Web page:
California Department of Business Oversight revokes license of Orange County investment advisor
SACRAMENTO – The California Department of Business Oversight today announced the issuance of an order that revokes the license of an Orange County financial advisor accused of numerous violations of state securities laws and regulations, including failure to disclose large losses to investors, charging fees based on inflated account values and selling unregistered securities.
In addition to revoking the investment adviser license of William Jordan Investments, Inc., the consent order (PDF) bars the firm’s namesake and owner, William Michael Jordan, from future employment in the securities industry.
William Jordan Investments (WJI) is a wealth management company based in Laguna Hills, California and reportedly managed more than $100 million in client assets, according to its filings with the Department of Business Oversight (DBO). The investment firm and more than 20 related companies and investment funds owned or controlled by Jordan recently filed for Chapter 11 bankruptcy in response to ongoing investigations by the DBO and the Securities and Exchange Commission.
William Jordan Investments and the other debtor companies have been placed under the control of a court-appointed chief reorganization officer and “have discontinued creating additional funds, raising money from investors, or making new investments,” according to bankruptcy court filings. A “controlled liquidation” of the debtors’ assets is being planned, the court documents state.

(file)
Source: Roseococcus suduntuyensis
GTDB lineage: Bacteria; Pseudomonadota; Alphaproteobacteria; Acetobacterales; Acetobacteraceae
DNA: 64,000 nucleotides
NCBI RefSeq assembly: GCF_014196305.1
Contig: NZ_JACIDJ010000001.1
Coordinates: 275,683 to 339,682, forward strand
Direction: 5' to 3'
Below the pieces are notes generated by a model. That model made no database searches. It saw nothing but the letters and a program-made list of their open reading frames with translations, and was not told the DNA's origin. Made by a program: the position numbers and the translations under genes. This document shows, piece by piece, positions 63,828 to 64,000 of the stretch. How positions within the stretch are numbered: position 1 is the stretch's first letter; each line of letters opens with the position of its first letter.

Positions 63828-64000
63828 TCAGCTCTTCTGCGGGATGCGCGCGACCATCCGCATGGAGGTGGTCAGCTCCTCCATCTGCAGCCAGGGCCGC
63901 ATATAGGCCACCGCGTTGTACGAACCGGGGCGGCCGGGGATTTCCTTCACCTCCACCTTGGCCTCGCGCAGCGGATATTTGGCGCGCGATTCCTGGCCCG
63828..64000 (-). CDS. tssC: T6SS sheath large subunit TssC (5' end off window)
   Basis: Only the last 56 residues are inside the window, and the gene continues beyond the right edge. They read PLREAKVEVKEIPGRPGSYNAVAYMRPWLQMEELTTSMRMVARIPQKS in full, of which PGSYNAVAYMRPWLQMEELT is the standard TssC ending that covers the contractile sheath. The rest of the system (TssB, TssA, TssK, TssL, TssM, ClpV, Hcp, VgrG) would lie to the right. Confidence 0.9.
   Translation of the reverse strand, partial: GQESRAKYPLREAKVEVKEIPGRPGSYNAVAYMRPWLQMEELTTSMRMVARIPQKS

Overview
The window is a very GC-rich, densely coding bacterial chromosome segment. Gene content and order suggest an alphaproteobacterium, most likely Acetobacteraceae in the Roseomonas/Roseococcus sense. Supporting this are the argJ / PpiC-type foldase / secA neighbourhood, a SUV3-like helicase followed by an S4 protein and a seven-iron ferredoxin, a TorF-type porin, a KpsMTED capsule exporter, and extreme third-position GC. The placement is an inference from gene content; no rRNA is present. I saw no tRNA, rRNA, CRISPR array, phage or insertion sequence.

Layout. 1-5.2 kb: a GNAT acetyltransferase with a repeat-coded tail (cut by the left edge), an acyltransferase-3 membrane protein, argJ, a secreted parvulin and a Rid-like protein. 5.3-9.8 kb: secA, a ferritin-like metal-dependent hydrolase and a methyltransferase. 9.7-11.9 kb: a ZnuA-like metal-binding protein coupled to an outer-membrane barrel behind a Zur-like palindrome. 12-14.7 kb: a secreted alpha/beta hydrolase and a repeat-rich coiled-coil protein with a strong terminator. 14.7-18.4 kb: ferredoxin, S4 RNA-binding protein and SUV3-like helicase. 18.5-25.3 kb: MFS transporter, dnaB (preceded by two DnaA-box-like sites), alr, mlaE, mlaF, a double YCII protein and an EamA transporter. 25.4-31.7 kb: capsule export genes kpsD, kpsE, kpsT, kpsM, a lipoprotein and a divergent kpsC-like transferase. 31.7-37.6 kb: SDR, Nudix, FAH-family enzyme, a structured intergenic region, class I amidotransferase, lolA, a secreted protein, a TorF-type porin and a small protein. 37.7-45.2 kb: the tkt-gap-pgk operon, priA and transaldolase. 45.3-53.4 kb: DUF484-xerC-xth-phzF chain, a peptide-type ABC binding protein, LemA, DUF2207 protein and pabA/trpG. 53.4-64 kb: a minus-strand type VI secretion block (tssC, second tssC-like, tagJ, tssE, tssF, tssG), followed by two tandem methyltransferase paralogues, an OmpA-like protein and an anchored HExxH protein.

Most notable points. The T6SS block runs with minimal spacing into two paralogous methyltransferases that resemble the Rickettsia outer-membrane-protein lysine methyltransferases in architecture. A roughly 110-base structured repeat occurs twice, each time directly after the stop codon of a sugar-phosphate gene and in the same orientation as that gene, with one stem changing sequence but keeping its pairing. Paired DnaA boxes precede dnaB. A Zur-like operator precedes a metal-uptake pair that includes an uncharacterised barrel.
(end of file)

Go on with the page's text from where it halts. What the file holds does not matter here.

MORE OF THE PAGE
The DBO’s investigation resulted from a routine examination that revealed multiple violations of state law and regulations. Violations included the failure to disclose large losses to investors, charging clients fees based on account values that did not reflect the large losses, failure to preform required annual audits, and sales of unregistered securities through misleading and incomplete information.
The DBO investigation also found that Jordan failed to disclose his prior disciplinary history with the Financial Industry Regulatory Authority, or FINRA.
Jordan and WJI agreed to a consent order without admitting or denying the DBO’s findings and with a stipulation that the DBO can take further action to hold Jordan and WJI responsible for harm caused to investors.
“I’m pleased we have reached this agreement to revoke WJI’s license, banish William Jordan from the securities industry and protect investors from further harm,” DBO Commissioner Jan Lynn Owen said. “Investment advisers hold a high fiduciary duty to their clients, who are vulnerable to bad actors who breach that trust and the rules designed to protect investors. We are continuing our investigation to hold those responsible accountable for the harm they caused.”
The DBO licenses and regulates more than 360,000 individuals and entities that provide financial services in California. The DBO’s regulatory jurisdiction extends over state-chartered banks and credit unions, money transmitters, securities broker-dealers, investment advisers, non-bank installment lenders, payday lenders, mortgage lenders and servicers, escrow companies, franchisors and more.
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